New House and Overgrown
I’ve moved into a new house and the landscape is overgrown. I don’t know what to keep or what to remove.
- Don’t do anything major for one year to give yourself time to decide how you want to use the space. Observe the natural light / shadows during the different seasons. Is some of your yard in full sun? Partial sun? Full shade? Examine your need for privacy and also your views of neighbors. Do you want to hide an air conditioner or other large object? Remember to take a moment to assess how you want to use your space. Consider your overall goals and use for your garden.
- If your property has mature trees, consult a landscape designer to help you decide which tree should stay or go depending on your goals. The designer may be able to identify those that may have disease or pest problems. You’ll need to hire an arborist to determine the specific health of the trees, and what it will cost to maintain, treat or remove them.
- If you know what plants you want to remove, tag them with tape and hire an inexpensive outfit that is insured to remove plants and their roots. Be cautious of removing plants near retaining walls as removing too many roots may impact the stability of an old wall.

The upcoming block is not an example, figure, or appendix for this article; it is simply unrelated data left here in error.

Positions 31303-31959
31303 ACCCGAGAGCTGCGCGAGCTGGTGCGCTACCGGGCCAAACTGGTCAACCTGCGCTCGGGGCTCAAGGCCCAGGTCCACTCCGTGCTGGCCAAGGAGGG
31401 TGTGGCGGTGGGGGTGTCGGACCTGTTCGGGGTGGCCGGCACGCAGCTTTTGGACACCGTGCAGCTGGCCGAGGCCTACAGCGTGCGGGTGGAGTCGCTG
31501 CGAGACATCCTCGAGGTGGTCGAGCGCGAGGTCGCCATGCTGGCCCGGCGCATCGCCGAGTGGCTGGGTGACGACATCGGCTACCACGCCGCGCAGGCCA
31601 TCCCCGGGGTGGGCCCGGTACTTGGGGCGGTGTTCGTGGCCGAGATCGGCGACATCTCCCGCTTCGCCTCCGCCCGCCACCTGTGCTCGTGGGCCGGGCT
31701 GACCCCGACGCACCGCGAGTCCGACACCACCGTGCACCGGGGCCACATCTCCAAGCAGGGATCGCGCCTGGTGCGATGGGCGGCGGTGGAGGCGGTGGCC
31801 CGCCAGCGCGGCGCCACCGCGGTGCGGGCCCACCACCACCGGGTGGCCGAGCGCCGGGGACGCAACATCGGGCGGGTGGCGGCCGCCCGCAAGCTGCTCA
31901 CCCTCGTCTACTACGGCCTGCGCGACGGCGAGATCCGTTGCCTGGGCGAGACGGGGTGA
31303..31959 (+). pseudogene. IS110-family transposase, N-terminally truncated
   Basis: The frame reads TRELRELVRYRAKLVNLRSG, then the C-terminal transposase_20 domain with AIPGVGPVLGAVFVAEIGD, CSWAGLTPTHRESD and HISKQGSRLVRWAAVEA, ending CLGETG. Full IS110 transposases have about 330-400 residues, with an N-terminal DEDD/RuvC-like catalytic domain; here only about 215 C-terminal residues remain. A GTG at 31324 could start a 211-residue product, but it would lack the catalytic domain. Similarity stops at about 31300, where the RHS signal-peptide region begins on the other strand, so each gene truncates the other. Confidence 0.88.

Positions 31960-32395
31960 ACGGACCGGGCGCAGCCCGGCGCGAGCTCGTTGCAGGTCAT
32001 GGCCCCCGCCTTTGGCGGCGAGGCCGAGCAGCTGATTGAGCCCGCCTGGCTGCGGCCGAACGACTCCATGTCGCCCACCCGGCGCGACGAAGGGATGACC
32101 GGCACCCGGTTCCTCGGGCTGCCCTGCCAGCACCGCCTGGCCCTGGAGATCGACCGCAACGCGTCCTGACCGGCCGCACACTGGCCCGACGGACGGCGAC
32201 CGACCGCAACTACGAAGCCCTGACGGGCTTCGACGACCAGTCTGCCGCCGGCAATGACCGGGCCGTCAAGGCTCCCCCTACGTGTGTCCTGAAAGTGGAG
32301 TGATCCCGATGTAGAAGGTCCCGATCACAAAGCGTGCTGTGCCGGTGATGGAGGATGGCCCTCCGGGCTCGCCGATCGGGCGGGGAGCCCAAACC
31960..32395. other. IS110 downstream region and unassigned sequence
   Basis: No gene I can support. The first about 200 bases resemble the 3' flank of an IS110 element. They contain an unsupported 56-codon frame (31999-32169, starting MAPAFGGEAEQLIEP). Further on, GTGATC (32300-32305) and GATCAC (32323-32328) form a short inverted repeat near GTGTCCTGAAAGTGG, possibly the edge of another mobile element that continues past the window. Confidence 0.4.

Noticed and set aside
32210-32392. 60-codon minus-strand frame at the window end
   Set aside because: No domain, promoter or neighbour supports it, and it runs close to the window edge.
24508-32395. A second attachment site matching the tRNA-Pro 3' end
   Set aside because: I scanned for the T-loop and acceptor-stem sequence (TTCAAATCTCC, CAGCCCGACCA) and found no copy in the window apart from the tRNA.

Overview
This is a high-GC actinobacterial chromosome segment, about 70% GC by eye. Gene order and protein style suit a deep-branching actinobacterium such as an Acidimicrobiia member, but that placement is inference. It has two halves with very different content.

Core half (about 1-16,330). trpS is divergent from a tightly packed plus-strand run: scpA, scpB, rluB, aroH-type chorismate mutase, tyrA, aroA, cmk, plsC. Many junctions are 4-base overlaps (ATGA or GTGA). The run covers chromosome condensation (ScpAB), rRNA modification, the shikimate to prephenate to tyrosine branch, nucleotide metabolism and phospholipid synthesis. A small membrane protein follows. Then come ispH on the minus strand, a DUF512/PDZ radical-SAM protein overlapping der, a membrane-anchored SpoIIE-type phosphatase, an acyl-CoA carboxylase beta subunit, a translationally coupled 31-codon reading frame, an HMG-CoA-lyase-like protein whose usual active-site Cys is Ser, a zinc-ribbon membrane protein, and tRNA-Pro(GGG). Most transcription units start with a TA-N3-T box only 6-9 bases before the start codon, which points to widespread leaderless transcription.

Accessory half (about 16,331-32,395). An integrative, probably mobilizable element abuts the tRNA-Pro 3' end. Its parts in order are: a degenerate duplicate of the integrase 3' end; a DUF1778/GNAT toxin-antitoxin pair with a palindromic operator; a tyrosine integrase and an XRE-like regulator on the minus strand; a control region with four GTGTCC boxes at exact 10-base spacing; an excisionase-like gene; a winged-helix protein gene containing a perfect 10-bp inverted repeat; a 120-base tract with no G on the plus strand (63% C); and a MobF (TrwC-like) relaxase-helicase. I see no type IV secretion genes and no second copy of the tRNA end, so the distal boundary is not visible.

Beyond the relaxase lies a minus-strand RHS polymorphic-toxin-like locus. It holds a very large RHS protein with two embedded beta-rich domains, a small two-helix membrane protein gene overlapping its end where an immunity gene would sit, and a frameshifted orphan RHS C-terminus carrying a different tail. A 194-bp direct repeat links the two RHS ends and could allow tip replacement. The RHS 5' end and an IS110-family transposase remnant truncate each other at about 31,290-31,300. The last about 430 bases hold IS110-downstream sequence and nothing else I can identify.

Final Words of Advice
for every type of gardener.....
- Have fun: Spending time outdoors is a gift and a respite from the busy lives we lead. Gardening is great exercise for the body and soul.
- Read Plant Tags: Know your planting zone, sun and water requirements. Plant the right plant in the right spot.
- Get Help: Prevent costly mistakes by contacting your state's extension offices, and visit websites, libraries, local garden centers, courses at arboretums & conservatories, or consult a professional. A successful gardener asks questions and is constantly learning.
- Prevent deer damage: Ask for help in identifying effective deer repellents and choosing deer-resistant plants.
- Have a plan for maintenance: Identify if you need a monthly maintenance plan from a landscaper/gardener, weekly mowing, or an annual clean-up. Unless you pave your yard or plant plastic, outdoor spaces need maintenance.
- Be realistic: Start small to prevent feeling overwhelmed by the time, energy and cost.
- Take time to enjoy your space: Nature will astound you with it’s sights, sounds, smells, and textures.